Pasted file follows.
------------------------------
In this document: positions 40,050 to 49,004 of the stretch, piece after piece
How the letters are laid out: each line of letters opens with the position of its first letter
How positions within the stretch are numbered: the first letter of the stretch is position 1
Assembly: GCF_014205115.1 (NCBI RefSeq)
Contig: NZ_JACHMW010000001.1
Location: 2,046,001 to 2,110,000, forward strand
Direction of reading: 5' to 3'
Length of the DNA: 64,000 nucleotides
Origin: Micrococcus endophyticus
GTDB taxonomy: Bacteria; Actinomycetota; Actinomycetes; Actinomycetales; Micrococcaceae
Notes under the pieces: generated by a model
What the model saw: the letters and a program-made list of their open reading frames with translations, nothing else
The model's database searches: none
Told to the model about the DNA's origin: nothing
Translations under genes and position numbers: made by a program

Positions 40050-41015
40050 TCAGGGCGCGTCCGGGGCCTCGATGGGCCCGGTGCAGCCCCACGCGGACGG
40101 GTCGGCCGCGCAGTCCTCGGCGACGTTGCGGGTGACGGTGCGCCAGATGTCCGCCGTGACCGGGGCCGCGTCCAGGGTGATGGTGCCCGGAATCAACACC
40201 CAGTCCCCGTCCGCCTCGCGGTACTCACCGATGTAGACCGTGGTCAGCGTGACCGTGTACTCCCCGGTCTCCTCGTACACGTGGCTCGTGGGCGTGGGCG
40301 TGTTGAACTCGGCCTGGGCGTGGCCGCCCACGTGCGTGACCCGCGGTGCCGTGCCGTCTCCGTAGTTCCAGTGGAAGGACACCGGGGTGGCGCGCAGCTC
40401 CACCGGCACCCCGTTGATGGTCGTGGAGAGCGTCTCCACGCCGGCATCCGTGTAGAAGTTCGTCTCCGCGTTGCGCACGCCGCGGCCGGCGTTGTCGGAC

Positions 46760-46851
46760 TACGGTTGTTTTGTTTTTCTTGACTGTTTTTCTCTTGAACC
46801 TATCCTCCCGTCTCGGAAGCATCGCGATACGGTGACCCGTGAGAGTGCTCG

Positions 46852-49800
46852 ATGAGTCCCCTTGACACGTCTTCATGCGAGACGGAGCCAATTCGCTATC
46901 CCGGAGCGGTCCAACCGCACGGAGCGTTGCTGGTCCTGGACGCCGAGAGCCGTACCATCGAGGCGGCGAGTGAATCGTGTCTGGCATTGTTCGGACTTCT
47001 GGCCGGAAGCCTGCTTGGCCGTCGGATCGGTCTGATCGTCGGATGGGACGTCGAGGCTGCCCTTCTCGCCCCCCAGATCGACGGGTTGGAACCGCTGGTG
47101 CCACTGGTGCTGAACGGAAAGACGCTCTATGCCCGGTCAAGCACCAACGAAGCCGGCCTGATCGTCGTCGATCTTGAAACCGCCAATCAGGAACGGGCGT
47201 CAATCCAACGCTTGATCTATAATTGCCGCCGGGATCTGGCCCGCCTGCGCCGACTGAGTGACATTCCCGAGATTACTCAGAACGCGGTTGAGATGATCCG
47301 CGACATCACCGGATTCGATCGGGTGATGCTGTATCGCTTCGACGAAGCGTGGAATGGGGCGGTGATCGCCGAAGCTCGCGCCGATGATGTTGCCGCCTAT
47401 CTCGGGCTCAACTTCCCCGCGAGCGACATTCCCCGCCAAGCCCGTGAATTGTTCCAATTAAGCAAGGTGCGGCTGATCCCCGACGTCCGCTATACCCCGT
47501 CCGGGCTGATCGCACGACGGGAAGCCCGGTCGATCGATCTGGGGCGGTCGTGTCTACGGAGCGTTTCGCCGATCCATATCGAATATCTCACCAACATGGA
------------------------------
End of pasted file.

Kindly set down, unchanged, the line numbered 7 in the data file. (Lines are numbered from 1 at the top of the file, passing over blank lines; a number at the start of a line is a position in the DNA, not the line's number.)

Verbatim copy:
Direction of reading: 5' to 3'